My epic war letters book project is finished! Well, it’s at the printer; I’ll get a proof in a couple days. I began writing the conclusion—the correspondents’ “after stories”—on the 75th anniversary of the day my father left the coast of France to sail home. Reading their words and creating this book has been a legacy journey for which I am profoundly grateful.
As you may have read here or there over the years I have been working on it, I came into possession of 1500 letters written from 1942-1946 by my mother and my father and his siblings and spouses and their parents. I have been excerpting and compiling them, along with a brief history of the war (most of which is more information about events both at home and abroad mentioned in the letters—do you know what “air conditioning” is? No, not to cool your heels) for what seems like forever.
The book was compiled primarily for family. The 8.5×11, 530-page book (self-published, professionally printed and bound) will not be offered for sale. But while I’m taking orders from family members, I offer it to anyone else who has followed the story (or not) and would like a copy. As one someone said,
“These letters stand for all the letters written during that war and not saved. It is the story of all of us of a certain age, descendants of those who lived through those challenging years.”
It is designed so that the reader can read every word, just the letters, just the history, or just the brief call-outs from the letters. Even reading the quotes gives a flavor of their experiences at that unique and terrible time in history.
Order deadline is June 20, which happens to be my birthday, and Father’s Day! The cost is $35 including shipping. The price reflects only printing costs; my time and “creative talent” are a gift to the ancestors and their descendants. Contact me if you would like to order a copy.
The following is from the back of the book.
Six children came of age on a Michigan farm: the eldest with a young family, the youngest starting college, one just married, one already widowed, one with a brand new college degree, one an essential farm worker. War is in full swing in Europe and the Nazis are winning. The United States has a neutrality act in place and is strongly isolationist. Surrounded by water and out of reach of foreign enemies—like a moated castle—the war has nothing to do with the US.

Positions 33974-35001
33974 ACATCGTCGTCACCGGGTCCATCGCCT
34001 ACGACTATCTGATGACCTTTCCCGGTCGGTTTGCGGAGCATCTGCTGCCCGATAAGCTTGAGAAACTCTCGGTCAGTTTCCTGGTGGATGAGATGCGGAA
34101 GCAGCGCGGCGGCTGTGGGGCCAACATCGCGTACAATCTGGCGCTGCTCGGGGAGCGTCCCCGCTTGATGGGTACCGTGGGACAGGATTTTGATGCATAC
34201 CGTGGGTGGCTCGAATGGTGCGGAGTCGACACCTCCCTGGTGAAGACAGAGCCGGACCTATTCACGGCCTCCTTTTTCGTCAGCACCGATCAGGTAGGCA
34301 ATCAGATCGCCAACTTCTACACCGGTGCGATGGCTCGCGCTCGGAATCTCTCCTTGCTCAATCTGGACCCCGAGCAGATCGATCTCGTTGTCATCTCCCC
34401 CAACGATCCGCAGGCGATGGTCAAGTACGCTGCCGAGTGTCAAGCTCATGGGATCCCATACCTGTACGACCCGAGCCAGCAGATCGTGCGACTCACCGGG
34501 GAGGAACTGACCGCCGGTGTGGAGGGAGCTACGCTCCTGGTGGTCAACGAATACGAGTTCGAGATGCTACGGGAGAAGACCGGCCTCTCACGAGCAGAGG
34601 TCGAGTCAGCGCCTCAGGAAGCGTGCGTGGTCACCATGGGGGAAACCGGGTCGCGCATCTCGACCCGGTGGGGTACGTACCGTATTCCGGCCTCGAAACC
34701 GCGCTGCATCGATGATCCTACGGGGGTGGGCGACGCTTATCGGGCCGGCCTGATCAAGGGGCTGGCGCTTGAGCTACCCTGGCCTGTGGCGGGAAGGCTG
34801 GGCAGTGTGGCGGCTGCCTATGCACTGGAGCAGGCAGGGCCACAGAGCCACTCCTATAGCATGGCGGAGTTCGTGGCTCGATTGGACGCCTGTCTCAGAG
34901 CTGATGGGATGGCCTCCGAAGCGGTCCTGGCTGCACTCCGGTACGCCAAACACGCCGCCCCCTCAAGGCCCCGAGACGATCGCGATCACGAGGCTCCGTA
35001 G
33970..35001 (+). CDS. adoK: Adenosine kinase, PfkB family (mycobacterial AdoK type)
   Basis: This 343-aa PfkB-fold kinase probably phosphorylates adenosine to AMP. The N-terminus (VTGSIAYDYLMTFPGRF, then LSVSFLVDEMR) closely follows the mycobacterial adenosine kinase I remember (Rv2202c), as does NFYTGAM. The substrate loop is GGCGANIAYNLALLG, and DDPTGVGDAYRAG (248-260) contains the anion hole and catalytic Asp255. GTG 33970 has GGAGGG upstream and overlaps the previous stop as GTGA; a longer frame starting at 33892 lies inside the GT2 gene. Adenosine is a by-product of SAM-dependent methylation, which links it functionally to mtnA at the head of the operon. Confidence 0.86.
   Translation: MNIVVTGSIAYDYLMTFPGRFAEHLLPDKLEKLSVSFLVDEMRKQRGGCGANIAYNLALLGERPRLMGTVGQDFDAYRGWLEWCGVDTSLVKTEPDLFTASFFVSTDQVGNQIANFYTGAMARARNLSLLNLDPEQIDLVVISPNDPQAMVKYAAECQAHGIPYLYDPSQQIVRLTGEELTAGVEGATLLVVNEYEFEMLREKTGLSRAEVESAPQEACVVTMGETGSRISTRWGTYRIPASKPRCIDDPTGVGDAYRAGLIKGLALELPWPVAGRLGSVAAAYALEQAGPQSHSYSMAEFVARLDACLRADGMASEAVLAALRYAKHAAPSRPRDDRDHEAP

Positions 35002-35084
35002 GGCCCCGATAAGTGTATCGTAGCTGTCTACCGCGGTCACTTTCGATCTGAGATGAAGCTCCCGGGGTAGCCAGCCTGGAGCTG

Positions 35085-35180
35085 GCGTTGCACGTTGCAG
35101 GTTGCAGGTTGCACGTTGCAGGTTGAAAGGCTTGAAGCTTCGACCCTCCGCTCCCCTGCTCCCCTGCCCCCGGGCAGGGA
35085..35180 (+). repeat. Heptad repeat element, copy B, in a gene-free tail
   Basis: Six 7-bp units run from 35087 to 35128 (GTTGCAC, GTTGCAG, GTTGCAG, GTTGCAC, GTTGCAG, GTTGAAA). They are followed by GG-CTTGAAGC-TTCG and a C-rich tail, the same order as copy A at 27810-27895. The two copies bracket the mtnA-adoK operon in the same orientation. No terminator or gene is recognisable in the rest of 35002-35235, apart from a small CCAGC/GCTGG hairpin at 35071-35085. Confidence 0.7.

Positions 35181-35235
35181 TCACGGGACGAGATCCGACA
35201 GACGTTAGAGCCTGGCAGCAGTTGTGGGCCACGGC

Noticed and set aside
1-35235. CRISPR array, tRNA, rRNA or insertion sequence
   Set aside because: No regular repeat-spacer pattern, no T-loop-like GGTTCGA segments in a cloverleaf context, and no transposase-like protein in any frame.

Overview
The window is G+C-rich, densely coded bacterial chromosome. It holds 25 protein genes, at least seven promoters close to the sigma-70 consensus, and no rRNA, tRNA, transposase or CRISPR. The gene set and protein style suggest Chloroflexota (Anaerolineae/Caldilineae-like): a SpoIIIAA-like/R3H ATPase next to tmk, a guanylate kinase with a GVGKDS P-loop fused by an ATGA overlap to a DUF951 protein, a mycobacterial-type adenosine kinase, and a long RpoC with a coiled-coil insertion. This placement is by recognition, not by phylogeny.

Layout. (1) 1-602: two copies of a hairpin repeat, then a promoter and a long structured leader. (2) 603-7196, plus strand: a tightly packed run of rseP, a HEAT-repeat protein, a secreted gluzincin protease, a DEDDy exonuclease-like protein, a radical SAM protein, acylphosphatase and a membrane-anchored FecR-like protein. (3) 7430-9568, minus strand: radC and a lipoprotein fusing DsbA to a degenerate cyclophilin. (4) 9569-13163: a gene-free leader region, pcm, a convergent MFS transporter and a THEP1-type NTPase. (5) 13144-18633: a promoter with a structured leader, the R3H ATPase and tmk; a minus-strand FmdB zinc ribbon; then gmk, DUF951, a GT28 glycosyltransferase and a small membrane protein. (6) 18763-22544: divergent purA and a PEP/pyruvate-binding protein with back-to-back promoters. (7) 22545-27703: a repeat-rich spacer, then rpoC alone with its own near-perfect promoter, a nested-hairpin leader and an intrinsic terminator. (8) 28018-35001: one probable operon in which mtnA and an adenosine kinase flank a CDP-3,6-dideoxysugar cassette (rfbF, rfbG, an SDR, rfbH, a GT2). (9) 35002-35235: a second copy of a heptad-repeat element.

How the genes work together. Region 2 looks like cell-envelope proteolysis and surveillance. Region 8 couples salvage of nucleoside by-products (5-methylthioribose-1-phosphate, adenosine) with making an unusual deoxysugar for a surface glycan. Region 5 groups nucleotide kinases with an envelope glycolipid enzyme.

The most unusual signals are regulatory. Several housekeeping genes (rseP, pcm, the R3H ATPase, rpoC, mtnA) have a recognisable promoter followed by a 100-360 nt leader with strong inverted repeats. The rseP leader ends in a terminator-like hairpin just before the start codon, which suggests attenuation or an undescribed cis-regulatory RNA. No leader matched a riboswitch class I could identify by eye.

Until . . .
Just before eight o’clock on the morning of December 7, 1941—a Sunday—hundreds of Japanese fighter planes descend over Pearl Harbor near Honolulu, Hawaii, catching the naval base completely off guard. The next day, President Franklin D. Roosevelt asks Congress to declare war on Japan. They approve nearly unanimously. Four days later, on December 11, Germany declares war on the United States.
Plans for the future are rearranged. Lloyd, his wife Mary pregnant with their second child, takes a war-related job. Donald quits his teaching job and he and Lena move back to the farm. Helen, a newly-capped registered nurse, enlists in the army nurse corp. George leaves his first job and his new blond girlfriend and reports for officer training. Ruth and Joe move to an army base far from home. When the selective service age requirement changes, Melvyn quits school before he’s hardly begun. Soon the close-knit family will be scattered around the country and the world, writing letters home.
Seventy-five years later, fifteen hundred letters are pulled from the deep recesses of closets where they have been turning yellow and musty, waiting for someone to find them and be interested. They tell the behind-the-scenes story of a world war as the writers send longing letters to their mother, to their true loves, to each other. They complain about the army, agonize over the slow mail, ache for husbands and wives, exclaim about their first rides on trains, ships, and planes, describe their observations of the effects of bombing and fighting on the land, the people, and the soldiers, pine over wartime romances, deal with rationed food and tires and failed victory gardens, and share views of a world they never dreamed they would see far from the corn fields of the home they yearn for.
Alongside a brief chronicle of the events of World War II, Letters Home is a compilation of excerpts written by six siblings, their spouses, and their parents caught up in fighting a war from behind the lines in Europe and on the home front. It is family history nested in world history; a family of voices, all gone now but set here to be heard and treasured by their descendants and any who are interested in the conflict that is the cornerstone of the world we still inhabit.